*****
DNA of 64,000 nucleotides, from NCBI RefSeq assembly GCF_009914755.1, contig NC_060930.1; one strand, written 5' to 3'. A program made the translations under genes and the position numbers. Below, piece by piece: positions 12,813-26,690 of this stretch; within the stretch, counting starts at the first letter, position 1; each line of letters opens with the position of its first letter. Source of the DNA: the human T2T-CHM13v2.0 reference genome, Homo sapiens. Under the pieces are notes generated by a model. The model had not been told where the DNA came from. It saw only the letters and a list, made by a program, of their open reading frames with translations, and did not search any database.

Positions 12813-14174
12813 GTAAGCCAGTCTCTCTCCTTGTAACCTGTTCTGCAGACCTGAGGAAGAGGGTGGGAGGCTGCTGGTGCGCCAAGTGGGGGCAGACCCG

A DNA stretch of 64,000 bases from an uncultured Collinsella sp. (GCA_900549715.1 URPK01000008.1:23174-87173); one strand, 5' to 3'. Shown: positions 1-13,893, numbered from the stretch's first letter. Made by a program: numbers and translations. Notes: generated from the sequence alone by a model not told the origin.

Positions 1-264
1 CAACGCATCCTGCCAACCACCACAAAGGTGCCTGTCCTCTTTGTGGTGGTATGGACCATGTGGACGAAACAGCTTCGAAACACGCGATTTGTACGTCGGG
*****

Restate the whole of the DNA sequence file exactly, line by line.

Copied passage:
DNA of 64,000 nucleotides, from NCBI RefSeq assembly GCF_009914755.1, contig NC_060930.1; one strand, written 5' to 3'. A program made the translations under genes and the position numbers. Below, piece by piece: positions 12,813-26,690 of this stretch; within the stretch, counting starts at the first letter, position 1; each line of letters opens with the position of its first letter. Source of the DNA: the human T2T-CHM13v2.0 reference genome, Homo sapiens. Under the pieces are notes generated by a model. The model had not been told where the DNA came from. It saw only the letters and a list, made by a program, of their open reading frames with translations, and did not search any database.

Positions 12813-14174
12813 GTAAGCCAGTCTCTCTCCTTGTAACCTGTTCTGCAGACCTGAGGAAGAGGGTGGGAGGCTGCTGGTGCGCCAAGTGGGGGCAGACCCG

A DNA stretch of 64,000 bases from an uncultured Collinsella sp. (GCA_900549715.1 URPK01000008.1:23174-87173); one strand, 5' to 3'. Shown: positions 1-13,893, numbered from the stretch's first letter. Made by a program: numbers and translations. Notes: generated from the sequence alone by a model not told the origin.

Positions 1-264
1 CAACGCATCCTGCCAACCACCACAAAGGTGCCTGTCCTCTTTGTGGTGGTATGGACCATGTGGACGAAACAGCTTCGAAACACGCGATTTGTACGTCGGG